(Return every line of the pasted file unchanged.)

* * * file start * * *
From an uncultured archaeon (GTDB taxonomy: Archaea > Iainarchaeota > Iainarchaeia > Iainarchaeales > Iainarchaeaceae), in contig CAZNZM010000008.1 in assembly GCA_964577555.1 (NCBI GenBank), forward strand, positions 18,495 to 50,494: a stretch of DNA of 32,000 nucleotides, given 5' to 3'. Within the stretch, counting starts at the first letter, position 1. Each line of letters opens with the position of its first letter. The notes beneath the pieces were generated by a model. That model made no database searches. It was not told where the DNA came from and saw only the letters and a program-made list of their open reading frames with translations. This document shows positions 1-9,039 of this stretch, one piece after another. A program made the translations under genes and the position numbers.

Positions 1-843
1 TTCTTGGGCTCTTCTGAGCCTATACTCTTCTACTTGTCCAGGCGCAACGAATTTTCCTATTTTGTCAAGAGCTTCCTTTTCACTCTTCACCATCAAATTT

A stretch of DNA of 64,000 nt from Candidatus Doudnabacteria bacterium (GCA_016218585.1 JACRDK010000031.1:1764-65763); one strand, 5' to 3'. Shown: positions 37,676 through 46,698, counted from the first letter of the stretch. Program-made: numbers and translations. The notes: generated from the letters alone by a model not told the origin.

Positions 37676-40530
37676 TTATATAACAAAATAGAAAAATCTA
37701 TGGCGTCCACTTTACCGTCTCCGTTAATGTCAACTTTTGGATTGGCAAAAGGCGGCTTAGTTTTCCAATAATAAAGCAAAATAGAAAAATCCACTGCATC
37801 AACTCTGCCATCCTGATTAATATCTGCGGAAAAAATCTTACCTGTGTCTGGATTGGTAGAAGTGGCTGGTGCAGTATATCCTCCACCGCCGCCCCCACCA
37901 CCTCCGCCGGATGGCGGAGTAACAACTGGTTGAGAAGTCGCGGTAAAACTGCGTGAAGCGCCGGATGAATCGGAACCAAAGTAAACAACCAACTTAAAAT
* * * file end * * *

From an uncultured archaeon (GTDB taxonomy: Archaea > Iainarchaeota > Iainarchaeia > Iainarchaeales > Iainarchaeaceae), in contig CAZNZM010000008.1 in assembly GCA_964577555.1 (NCBI GenBank), forward strand, positions 18,495 to 50,494: a stretch of DNA of 32,000 nucleotides, given 5' to 3'. Within the stretch, counting starts at the first letter, position 1. Each line of letters opens with the position of its first letter. The notes beneath the pieces were generated by a model. That model made no database searches. It was not told where the DNA came from and saw only the letters and a program-made list of their open reading frames with translations. This document shows positions 1-9,039 of this stretch, one piece after another. A program made the translations under genes and the position numbers.

Positions 1-843
1 TTCTTGGGCTCTTCTGAGCCTATACTCTTCTACTTGTCCAGGCGCAACGAATTTTCCTATTTTGTCAAGAGCTTCCTTTTCACTCTTCACCATCAAATTT

A stretch of DNA of 64,000 nt from Candidatus Doudnabacteria bacterium (GCA_016218585.1 JACRDK010000031.1:1764-65763); one strand, 5' to 3'. Shown: positions 37,676 through 46,698, counted from the first letter of the stretch. Program-made: numbers and translations. The notes: generated from the letters alone by a model not told the origin.

Positions 37676-40530
37676 TTATATAACAAAATAGAAAAATCTA
37701 TGGCGTCCACTTTACCGTCTCCGTTAATGTCAACTTTTGGATTGGCAAAAGGCGGCTTAGTTTTCCAATAATAAAGCAAAATAGAAAAATCCACTGCATC
37801 AACTCTGCCATCCTGATTAATATCTGCGGAAAAAATCTTACCTGTGTCTGGATTGGTAGAAGTGGCTGGTGCAGTATATCCTCCACCGCCGCCCCCACCA
37901 CCTCCGCCGGATGGCGGAGTAACAACTGGTTGAGAAGTCGCGGTAAAACTGCGTGAAGCGCCGGATGAATCGGAACCAAAGTAAACAACCAACTTAAAAT